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Company named in fraud trial had been flagged by advertising authorities

Editorial Staff

In the trials (there were two) of Peter Hall, et al, for fraud, a company, TAD Services Limited was named.

There's a interesting back-story - and Google makes a guest appearance as a company that was paid to participate in the scam.

On 16 July 2014 the UK's Advertising Standards Authority, the regulator for UK advertising, published its adjudiction of a complaint relating to TAD Services Limited.

According to the ASA, the complaint was as follows:

"A Google sponsored search result, promoting www.driver-theory-test.co.uk, stated "£31 Official Theory Test - Gov UK Includes Free Retests - www.driver-theory-test.co.uk/G... - Book Your Official Theory Test - Car Theory Test - Motor Cycle Theory test - Large Goods Theory Test" Two complainants challenged whether the use of "Gov UK" was misleading, because it suggested that the advertiser was affiliated with the UK Government or the Driver and Vehicle Standards Agency (DVSA). TAD Services trading as driver-theory-test.co.uk said that the ad had been removed and that they no longer placed Google sponsored ads."

The ASA said that the complaint was upheld and that "The ASA noted that the ad included two references to "Gov UK", one of which appeared at the end of the stated URL. We noted that the actual site URL was www.driver-theory-test.co.uk and did not include the suffix "Gov.UK" or "Gov-UK". We understood that usually the use of "Gov.UK" in a URL designated that the website was an official UK government site. Therefore, although we acknowledged that the URL stated "Gov-UK" as opposed to "Gov.uk", we considered that most consumers viewing the ad would believe that the site was provided by a government department, as opposed to a private, commercial company, and could proceed to click on the link and book their test, believing they were booking it via the DVSA. Because that was not the case, we concluded that the use of "Gov UK" within the sponsored search result, and particularly the use of "Gov-UK" in the stated URL, were misleading."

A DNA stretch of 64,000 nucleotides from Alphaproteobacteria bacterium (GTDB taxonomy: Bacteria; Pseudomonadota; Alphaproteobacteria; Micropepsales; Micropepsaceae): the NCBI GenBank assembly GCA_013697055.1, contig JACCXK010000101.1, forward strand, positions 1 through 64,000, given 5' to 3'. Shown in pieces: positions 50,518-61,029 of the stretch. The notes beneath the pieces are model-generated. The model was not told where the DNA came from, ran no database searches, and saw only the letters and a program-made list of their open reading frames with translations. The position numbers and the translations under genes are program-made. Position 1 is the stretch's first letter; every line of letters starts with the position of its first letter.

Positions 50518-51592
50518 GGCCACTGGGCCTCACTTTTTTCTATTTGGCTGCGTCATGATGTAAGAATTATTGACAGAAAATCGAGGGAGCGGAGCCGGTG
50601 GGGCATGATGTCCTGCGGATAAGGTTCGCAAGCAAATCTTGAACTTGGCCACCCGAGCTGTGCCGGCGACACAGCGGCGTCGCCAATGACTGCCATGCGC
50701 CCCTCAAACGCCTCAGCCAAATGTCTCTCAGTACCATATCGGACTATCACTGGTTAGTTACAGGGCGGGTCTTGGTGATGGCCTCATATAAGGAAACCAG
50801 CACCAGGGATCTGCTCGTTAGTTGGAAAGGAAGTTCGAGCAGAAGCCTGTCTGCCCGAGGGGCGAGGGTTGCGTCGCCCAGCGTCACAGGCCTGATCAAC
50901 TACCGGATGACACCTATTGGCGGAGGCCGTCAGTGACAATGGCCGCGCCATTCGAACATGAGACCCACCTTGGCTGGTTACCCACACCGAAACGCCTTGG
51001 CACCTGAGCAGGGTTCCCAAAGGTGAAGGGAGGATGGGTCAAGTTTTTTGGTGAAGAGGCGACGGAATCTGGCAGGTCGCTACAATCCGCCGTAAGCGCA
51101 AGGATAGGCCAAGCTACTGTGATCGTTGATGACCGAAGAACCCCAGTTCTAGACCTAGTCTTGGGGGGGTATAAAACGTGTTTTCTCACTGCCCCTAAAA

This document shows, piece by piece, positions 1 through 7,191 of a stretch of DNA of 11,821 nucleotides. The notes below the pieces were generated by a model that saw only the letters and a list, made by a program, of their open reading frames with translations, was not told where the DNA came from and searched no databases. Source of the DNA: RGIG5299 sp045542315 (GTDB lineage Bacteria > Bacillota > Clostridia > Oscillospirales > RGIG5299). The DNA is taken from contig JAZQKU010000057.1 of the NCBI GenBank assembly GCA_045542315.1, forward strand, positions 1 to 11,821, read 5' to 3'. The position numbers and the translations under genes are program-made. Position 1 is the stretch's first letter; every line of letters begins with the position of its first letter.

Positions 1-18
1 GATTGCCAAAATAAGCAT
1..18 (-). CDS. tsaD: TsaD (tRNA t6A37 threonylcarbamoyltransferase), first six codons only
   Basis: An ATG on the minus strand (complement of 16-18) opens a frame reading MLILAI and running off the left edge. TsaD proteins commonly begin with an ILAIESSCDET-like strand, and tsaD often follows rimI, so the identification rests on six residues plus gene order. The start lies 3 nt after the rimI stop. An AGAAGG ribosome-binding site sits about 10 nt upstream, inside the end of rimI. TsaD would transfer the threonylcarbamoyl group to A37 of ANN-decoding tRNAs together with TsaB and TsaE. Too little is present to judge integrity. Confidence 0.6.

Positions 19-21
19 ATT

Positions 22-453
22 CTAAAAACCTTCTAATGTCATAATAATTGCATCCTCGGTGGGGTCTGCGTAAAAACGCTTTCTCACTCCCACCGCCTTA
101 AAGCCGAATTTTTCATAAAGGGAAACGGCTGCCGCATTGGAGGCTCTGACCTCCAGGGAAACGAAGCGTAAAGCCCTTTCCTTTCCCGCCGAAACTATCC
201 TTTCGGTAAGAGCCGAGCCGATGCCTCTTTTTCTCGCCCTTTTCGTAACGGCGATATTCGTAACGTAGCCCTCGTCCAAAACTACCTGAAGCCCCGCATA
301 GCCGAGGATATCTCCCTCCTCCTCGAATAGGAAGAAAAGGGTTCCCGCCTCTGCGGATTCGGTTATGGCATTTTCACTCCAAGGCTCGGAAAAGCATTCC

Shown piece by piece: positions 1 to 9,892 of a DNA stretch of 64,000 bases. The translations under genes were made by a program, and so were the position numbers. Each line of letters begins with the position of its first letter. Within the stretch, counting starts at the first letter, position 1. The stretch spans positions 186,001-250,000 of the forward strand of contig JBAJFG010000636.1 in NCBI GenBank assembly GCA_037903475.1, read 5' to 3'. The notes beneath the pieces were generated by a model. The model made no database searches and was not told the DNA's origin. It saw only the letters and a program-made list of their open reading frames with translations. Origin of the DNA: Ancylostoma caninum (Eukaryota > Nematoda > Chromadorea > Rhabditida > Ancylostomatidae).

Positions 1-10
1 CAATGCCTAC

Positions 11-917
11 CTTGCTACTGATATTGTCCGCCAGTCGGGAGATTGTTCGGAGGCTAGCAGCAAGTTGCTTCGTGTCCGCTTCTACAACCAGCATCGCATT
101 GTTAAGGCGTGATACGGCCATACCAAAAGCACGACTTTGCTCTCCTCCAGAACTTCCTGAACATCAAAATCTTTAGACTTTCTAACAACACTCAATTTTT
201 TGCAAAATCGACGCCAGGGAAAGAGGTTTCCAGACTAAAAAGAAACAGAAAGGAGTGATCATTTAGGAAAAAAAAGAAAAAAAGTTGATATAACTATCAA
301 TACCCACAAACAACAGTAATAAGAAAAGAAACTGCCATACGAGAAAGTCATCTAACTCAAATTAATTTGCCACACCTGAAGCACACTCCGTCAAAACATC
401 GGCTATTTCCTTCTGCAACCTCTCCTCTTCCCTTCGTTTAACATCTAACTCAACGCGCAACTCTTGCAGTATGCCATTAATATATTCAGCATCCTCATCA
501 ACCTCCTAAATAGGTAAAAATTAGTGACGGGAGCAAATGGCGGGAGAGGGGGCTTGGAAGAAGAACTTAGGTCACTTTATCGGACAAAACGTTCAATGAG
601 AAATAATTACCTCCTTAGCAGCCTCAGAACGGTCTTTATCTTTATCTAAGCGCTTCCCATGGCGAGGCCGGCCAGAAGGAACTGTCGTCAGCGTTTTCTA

The ASA ordered "The ad breached CAP Code (Edition 12) rules on Misleading advertising, Substantiation and Imitation and denigration." In effect, there was something akin to passing off. The ad must not appear again in its current form. We welcomed the fact the ad had been withdrawn, but told driver-theory-test.co.uk not to use "Gov UK" in their ads in future, because it implied an affiliation to the government or DVSA.

But it was already too late. In June 2014, UK Trading Standards officers had arrested several people on suspicion of fraud (see White Collar Crime Case Studies. And things were only going to get worse.

In September 2014, the ASA had another, bigger, matter to deal with.

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